“Usually, even a non-Christian knows something about the earth, the heavens, and the other elements of this world, about the motion and orbit of the stars and even their size and relative positions, about the predictable eclipses of the sun and moon, the cycles of the years and the seasons, about the kinds of animals, shrubs, stones, and so forth, and this knowledge he holds to as being certain from reason and experience. Now, it is a disgraceful and dangerous thing for an infidel to hear a Christian, presumably giving the meaning of Holy Scripture, talking nonsense on these topics… If they find a Christian mistaken in a field which they themselves know well and hear him maintaining his foolish opinions about our books, how are they going to believe those books in matters concerning the resurrection of the dead, the hope of eternal life, and the kingdom of heaven, when they think their pages are full of falsehoods on facts which they themselves have learnt from experience and the light of reason?”

      If you choose to characterize this truth-telling as “bashing and browbeating of YEC“, so be it.

  2. josephurban says:

    I suppose I remain a skeptic. So, we have some similarities in the stories about Jesus by different authors. And some differences, as well. The assumption seems to be this.

    Because there are similarities in the stories, the stories must be true. Because some of the historical claims are accurate, the stories must be true.

    I would consider this to be a logical fallacy.

    Today we have multiple sources explaining what happened in the 2020 election and aftermath. Multiple sources carry some of the same information. The election was stolen. January 6 was not a riot or insurrection. Trump won the election. People swore to it. People were on TV claiming it. And so on.

    Because these are real events there is some historical accuracy to them. And different sources use some of the same language and describe the events in similar ways. Therefore I must accept these stories as true? Trump did win the election? There was no riot on January 6, just a bunch of tourists? Because supporters of Trump say so, it must be true?

    The stories about Jesus and the stories about the election were both composed by highly partisan actors, with particular agendas. A critical thinker would have to have hard evidence that these events actually happened. “Eyewitness” accounts by the partisans does not do the trick. Other than the accounts of his followers and a brief mention in Josephus, in which he says the evidently Jesus was a virtuous man with many followers, there is no evidence. Certainly there would have been plenty of writers at the time who would have described this miracle worker and all that he had done. But, other than the faithful, nada.

    Which is why I remain a skeptic. Similarities in stories is not evidence that the stories are accurate. See the 2020 election and aftermath as examples.

    • Joseph,
      Many valid points.
      My main disagreement would be with, “Certainly there would have been plenty of writers at the time who would have described this miracle worker and all that he had done. But, other than the faithful, nada.”. I think that is reading our modern post-printing-press era back into a far different time.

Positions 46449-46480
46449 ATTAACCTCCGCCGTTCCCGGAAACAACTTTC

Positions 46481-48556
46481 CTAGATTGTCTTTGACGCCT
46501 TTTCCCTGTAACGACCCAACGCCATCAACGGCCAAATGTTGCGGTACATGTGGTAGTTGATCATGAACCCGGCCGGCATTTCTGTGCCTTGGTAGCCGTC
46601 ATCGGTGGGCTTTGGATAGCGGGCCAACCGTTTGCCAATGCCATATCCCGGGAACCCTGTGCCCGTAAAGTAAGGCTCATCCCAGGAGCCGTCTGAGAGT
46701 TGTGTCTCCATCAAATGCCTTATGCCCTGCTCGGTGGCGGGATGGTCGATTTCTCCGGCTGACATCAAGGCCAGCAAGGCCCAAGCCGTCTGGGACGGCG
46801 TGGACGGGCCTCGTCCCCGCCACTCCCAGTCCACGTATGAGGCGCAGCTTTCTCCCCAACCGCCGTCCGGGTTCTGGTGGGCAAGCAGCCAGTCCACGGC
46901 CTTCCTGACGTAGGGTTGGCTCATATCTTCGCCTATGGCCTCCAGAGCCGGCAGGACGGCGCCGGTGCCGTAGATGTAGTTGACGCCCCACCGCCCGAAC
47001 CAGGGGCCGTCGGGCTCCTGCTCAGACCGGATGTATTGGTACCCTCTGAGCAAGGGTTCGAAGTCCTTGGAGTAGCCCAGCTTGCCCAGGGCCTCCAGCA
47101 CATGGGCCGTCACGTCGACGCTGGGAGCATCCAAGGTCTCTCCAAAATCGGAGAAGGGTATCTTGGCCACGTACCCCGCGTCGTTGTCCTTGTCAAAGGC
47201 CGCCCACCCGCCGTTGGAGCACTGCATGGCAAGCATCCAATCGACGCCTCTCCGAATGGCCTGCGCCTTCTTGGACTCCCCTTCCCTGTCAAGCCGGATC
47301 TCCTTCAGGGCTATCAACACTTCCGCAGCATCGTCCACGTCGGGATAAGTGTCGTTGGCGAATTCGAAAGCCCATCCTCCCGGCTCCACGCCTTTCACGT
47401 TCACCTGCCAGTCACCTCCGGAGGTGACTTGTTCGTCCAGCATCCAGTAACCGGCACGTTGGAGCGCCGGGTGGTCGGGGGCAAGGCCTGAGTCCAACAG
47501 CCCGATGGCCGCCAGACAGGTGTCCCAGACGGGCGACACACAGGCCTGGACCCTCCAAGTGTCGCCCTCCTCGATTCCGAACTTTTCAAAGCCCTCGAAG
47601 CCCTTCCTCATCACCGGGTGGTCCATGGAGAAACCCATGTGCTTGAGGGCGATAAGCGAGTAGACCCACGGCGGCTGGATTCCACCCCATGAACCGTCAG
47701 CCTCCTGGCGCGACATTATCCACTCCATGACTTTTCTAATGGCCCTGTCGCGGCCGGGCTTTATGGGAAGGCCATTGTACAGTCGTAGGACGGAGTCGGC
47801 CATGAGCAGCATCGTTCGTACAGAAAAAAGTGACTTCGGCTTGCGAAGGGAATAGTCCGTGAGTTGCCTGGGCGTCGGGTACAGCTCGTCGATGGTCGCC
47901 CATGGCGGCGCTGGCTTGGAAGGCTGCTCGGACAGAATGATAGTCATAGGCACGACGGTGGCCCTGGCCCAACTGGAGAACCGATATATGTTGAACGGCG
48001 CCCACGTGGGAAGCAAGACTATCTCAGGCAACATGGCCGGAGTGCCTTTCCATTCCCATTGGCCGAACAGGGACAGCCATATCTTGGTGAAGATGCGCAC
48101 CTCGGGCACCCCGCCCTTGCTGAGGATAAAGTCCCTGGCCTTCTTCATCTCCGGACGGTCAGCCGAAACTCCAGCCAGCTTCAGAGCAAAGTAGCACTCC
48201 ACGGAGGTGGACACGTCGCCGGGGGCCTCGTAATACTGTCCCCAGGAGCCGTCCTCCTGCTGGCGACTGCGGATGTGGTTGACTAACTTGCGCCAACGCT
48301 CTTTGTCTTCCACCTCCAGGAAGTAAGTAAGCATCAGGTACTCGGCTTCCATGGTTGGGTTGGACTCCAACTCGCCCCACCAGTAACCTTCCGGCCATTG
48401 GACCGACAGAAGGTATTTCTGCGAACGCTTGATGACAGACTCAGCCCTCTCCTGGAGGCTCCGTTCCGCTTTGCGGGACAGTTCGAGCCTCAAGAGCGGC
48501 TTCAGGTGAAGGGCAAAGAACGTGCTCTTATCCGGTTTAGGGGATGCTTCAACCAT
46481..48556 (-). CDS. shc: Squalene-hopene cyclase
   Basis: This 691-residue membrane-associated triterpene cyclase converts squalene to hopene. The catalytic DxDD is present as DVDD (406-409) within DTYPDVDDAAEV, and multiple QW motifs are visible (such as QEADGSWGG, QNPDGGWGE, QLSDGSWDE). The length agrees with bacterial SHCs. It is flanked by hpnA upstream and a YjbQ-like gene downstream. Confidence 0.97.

I’ll just repeat some things Bart Ehrman (very much a skeptic) has written on this subject, using the example of Pontius Pilate, who was arguably the most important figure in Roman Palestine for the decade (26-36 A.D.) during which he governed Judea. Ehrman notes,

      “And what record from that decade do we have from his reign – – what Roman records of his major accomplishments, his daily itinerary, the decrees he passed, the laws he issued, the prisoners he put on trial, the death warrants he signed, his scandals, his interviews, his judicial proceedings? We have none. Nothing at all.”

      “…Does that mean he didn’t exist? No, he is mentioned in several passages in Josephus and in the writings of the Alexandrian Jewish philosopher Philo and in the Gospels. He certainly existed even though, like Jesus, we have no records from his day or writings from his hand. And what is striking is that we have far more information about Pilate then about any other governor of Judea in Roman times. And so it is a modern “myth” to say that we have extensive Roman records from antiquity that surely would have mentioned someone like Jesus had he existed.

      “It is also worth pointing out that Pilate is mentioned only in passing in the writing of the one Roman historian, Tacitus, who does name him. Moreover, that happens to be in a passage that also refers to Jesus (Annals 15). If an important Roman aristocratic ruler of a major province is not mentioned any more than that in the Greek and Roman writings, what are the chances that lower-class Jewish teacher (which Jesus must have been, as everyone who thinks he lived agrees) would be mentioned in them? Almost none.

      “I might add that our principal source of knowledge about Jewish Palestine in the days of Jesus comes from the historian Josephus, a prominent aristocratic Jew who was extremely influential in the social and political affairs of his day. And how often is Josephus mentioned in Greek or Roman sources of his own day the first century CE? Never. ”

      [see for references]

  3. Pingback: Jesus in Old Testament Prophecy — Class Handout | Letters to Creationists

  4. Pingback: How the New Testament Sees Christ in the Old Testament: Talk by Mel Winstead [2020 NCCA Confc. 7] | Letters to Creationists